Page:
New study: What is the non-use of renewable energies costing us?
This World Future Council study concludes that, estimated conservatively, the future usage loss resulting from our current oil, gas and coal consumption is US $3.2 to 3.4 trillion per year.
The sun and the wind are free. The costs of renewable energy are thus almost exclusively fixed extraction costs, whilst the use of fossil fuels incurs significant variable costs (reflecting the value of the fuels burnt). The difference between renewables and fossil fuels is not only the zero cost of renewables but also that they will never be exhausted. How can the value of a commodity whose usage is free and inexhaustible be measured?
This can only be done indirectly through calculating the costs incurred when the use of a free and never-ending commodity is supplanted by the use of a finite commodity, which is destroyed, and thus unusable in the future, through its one-time use as energy. In contrast, the wind which blows and sun which shines but are not used today are lost forever. The renewable energy not used today thus cannot replace fossil fuel raw materials that, having been burnt as energy, are gone. This means that the use these raw materials could have had in the future is gone and additional costs will be incurred to replace them. To calculate the loss incurred, the alternative use value of the burnt fossil fuels must be estimated.
It is increasingly clear that, by remodelling our energy-systems, fossil fuels can be substituted by renewables. Every entity of fossil raw material that can be replaced by renewable energy retains its value as a raw material to be used in the future for non-energetic uses. For the energetic use of fossil raw material there is the alternative of using renewable energies, whose current usage, unlike that of e.g. oil, does not exclude further usage.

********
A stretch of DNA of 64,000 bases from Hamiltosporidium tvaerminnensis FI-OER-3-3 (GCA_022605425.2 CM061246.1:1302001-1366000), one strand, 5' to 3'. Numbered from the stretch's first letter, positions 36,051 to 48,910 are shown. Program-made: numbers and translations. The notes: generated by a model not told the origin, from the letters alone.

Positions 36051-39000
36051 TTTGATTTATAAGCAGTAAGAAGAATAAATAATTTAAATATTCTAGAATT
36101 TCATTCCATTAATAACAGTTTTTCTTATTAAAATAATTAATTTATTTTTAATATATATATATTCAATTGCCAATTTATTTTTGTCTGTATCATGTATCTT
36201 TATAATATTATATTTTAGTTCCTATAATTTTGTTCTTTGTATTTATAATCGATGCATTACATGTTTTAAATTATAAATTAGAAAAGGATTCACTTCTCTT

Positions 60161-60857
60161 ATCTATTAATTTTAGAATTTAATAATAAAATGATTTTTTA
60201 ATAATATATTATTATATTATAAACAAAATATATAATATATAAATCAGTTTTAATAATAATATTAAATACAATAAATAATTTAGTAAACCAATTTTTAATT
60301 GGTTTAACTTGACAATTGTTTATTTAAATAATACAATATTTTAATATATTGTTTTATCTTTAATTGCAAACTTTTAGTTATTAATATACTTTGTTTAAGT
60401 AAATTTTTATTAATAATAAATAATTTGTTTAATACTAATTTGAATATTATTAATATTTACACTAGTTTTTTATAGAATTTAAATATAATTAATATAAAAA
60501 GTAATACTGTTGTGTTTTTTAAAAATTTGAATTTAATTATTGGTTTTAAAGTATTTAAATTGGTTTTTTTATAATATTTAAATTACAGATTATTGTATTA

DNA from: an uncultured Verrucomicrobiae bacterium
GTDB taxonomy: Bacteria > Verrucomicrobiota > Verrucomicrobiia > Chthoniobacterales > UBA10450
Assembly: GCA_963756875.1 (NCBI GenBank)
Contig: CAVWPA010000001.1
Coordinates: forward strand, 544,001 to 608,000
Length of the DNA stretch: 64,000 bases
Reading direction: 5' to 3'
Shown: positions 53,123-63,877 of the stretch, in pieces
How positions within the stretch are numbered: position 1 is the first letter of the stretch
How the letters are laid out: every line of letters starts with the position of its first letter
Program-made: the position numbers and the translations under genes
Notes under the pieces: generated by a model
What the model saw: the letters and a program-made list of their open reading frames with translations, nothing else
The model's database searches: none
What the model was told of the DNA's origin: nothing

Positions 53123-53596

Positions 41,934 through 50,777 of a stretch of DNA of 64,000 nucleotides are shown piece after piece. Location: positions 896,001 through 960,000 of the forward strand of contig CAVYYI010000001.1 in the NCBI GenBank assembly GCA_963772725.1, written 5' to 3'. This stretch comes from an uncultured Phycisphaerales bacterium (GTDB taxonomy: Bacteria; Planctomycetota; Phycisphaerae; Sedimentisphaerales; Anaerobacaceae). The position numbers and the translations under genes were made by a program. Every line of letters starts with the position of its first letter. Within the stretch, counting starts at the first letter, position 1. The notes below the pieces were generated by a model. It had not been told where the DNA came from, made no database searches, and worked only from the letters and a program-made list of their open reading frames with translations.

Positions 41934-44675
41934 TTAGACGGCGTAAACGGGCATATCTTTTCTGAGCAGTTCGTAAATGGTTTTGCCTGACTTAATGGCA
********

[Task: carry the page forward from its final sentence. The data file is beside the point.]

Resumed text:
The lost value of under- or unutilised renewable energy therefore consists of the future lost value of burnt fossil fuel raw material, which is no longer available for non-energetic uses. The aim of this introductory study is not to make a full cost comparison between current renewable energies and fossil fuels in which all external benefits of renewable energies are internalised. Our aim is only to estimate the future lost usage value of burnt fossil raw materials in order to be able to establish the costs of the current under-usage of available renewable energy potential.
Wednesday, January 30th, 2013